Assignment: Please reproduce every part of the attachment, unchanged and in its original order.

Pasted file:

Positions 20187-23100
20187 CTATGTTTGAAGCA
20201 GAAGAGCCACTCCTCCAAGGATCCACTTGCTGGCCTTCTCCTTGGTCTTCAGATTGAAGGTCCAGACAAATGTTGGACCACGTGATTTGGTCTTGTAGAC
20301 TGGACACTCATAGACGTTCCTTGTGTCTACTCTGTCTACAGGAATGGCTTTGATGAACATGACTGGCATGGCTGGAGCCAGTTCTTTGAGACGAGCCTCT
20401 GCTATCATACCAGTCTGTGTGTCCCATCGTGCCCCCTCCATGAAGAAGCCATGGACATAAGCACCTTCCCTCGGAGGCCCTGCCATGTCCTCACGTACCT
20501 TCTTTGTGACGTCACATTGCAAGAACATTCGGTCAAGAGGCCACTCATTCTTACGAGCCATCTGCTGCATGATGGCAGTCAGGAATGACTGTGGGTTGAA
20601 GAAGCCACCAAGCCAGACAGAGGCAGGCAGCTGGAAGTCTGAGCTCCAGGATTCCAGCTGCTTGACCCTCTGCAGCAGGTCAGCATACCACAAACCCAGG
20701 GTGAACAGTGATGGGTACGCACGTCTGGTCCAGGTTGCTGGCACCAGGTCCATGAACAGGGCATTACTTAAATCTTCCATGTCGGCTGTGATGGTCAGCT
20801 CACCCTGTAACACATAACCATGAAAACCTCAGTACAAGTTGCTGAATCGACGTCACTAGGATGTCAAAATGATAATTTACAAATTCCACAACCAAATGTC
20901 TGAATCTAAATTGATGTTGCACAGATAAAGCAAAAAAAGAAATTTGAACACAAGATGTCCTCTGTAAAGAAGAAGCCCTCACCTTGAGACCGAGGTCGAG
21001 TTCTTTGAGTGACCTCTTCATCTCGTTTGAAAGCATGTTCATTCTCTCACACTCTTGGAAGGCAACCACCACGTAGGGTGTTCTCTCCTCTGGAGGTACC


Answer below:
Positions 20187-23100
20187 CTATGTTTGAAGCA
20201 GAAGAGCCACTCCTCCAAGGATCCACTTGCTGGCCTTCTCCTTGGTCTTCAGATTGAAGGTCCAGACAAATGTTGGACCACGTGATTTGGTCTTGTAGAC
20301 TGGACACTCATAGACGTTCCTTGTGTCTACTCTGTCTACAGGAATGGCTTTGATGAACATGACTGGCATGGCTGGAGCCAGTTCTTTGAGACGAGCCTCT
20401 GCTATCATACCAGTCTGTGTGTCCCATCGTGCCCCCTCCATGAAGAAGCCATGGACATAAGCACCTTCCCTCGGAGGCCCTGCCATGTCCTCACGTACCT
20501 TCTTTGTGACGTCACATTGCAAGAACATTCGGTCAAGAGGCCACTCATTCTTACGAGCCATCTGCTGCATGATGGCAGTCAGGAATGACTGTGGGTTGAA
20601 GAAGCCACCAAGCCAGACAGAGGCAGGCAGCTGGAAGTCTGAGCTCCAGGATTCCAGCTGCTTGACCCTCTGCAGCAGGTCAGCATACCACAAACCCAGG
20701 GTGAACAGTGATGGGTACGCACGTCTGGTCCAGGTTGCTGGCACCAGGTCCATGAACAGGGCATTACTTAAATCTTCCATGTCGGCTGTGATGGTCAGCT
20801 CACCCTGTAACACATAACCATGAAAACCTCAGTACAAGTTGCTGAATCGACGTCACTAGGATGTCAAAATGATAATTTACAAATTCCACAACCAAATGTC
20901 TGAATCTAAATTGATGTTGCACAGATAAAGCAAAAAAAGAAATTTGAACACAAGATGTCCTCTGTAAAGAAGAAGCCCTCACCTTGAGACCGAGGTCGAG
21001 TTCTTTGAGTGACCTCTTCATCTCGTTTGAAAGCATGTTCATTCTCTCACACTCTTGGAAGGCAACCACCACGTAGGGTGTTCTCTCCTCTGGAGGTACC